Our trade has known in recent years very deep changes. We are hearing more and more often of the e-book, and it is not difficult to understand that in a few years the paper book will no longer be the cultural reference. I had also anticipated that fact in 2002 in another article "What future for rare books", in which I explained that rare and antiquarian books would probably be safe from the breakdown of the new book market, because rare books will remain collectibles. As I said then, "as the gap widens between books for consumer purposes and rare books, there will be greater distinction between them, and that such books will acquire greater value for collection purposes ". There will therefore always be demanding amateurs for fine leather bindings, beautifully illustrated books on fine paper, original manuscripts, etc… Can one really compare these beautiful artefacts to an e-book? Antiquarian books do have a future!
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Booksellers Worldwide

A Working Life: The Rare-Book Dealer - Ed Maggs

Published on 13 Oct. 2010
"For someone who loves old and rare books, buys and sells them, Ed Maggs hardly comes across as bookish, more of an energetic sporting type. But then, Maggs, 51, had ambitions of becoming a reggae superstar – not quite what his parents had in mind after an expensive private education at Westminster. Maggs played in a band called Talkover, worked as a DJ in various minor clubs and in department store stockrooms and other undemanding jobs, before fetching up like a prodigal son in the family business he initially wanted to avoid."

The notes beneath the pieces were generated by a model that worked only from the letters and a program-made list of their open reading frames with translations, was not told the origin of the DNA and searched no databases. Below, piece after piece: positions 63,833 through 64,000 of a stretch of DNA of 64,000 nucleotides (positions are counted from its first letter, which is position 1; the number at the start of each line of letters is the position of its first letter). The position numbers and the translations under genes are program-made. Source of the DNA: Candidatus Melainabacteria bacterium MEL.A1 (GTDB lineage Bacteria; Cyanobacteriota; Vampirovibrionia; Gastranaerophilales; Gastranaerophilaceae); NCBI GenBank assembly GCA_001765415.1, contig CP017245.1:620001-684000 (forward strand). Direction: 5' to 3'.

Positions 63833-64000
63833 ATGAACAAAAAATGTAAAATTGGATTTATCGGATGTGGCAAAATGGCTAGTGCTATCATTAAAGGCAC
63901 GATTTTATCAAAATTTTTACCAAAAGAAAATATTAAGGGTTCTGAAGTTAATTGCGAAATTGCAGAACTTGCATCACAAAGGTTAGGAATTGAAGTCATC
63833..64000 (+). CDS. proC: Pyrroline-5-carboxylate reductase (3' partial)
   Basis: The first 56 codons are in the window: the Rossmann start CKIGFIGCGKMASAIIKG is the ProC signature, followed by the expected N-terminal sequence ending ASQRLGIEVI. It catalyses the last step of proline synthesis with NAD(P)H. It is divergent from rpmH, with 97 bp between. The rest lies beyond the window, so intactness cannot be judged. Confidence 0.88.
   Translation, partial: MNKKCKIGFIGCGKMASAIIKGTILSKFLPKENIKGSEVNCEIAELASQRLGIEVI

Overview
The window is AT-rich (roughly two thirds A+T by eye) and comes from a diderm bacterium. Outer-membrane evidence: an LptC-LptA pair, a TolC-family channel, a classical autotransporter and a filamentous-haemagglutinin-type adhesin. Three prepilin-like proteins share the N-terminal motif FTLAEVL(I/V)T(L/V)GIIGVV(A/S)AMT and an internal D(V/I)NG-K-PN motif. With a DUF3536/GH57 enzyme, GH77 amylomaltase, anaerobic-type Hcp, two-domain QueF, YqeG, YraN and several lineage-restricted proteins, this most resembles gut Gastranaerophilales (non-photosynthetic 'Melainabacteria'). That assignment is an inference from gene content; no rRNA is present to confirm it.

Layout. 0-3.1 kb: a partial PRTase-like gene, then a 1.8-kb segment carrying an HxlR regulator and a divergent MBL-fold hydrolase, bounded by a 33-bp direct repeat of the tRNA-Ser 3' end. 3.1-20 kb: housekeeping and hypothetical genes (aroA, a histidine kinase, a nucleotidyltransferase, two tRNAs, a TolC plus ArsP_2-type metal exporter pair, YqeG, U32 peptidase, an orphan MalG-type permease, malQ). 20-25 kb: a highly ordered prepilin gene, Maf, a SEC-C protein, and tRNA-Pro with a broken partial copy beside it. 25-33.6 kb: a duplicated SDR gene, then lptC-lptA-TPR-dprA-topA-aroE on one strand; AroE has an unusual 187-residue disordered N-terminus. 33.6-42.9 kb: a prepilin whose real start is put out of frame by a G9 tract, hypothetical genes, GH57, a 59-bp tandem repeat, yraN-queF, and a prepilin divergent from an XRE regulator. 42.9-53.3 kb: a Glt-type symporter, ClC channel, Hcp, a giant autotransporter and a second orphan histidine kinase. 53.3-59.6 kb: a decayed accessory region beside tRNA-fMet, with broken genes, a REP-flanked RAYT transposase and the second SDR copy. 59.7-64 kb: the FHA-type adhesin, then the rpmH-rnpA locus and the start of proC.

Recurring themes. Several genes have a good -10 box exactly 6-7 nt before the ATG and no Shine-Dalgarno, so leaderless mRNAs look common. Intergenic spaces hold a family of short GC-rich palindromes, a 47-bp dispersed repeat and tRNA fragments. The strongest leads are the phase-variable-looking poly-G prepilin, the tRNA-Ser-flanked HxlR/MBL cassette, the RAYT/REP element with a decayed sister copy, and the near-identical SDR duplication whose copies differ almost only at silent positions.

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Booksellers Worldwide

"He knows rare books. He knows how to sell rare books" - A Wake For The Still Alive: Peter B. Howard, Part 5

Published on 09 Sept. 2010
It was 1967 and I was just three months an employee of Jake Zeitlin's "Big Red Barn" bookstore, Zeitlin and Ver Brugge, and knew nothing. I guess that we received a list or catalogue offering rare books for sale (computers and the internet hadn't been thought of, at least not in the book business) and I had ordered (for all of $40 if memory serves correctly) an Advance Proof Copy of Bertrand Russell's Satan in the Suburbs. I was just beginning to collect Russell and, of course, had no idea what an Advance Proof Copy of anything looked like! It turned out to be not unlike an ordinary small paperback, but it was an Advance Proof Copy, and it impressed me beyond measure!
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Booksellers Worldwide

"The best bookstore has one copy of everything in it" - A Wake For The Still Alive: Peter B. Howard, Part 4

Published on 09 Sept. 2010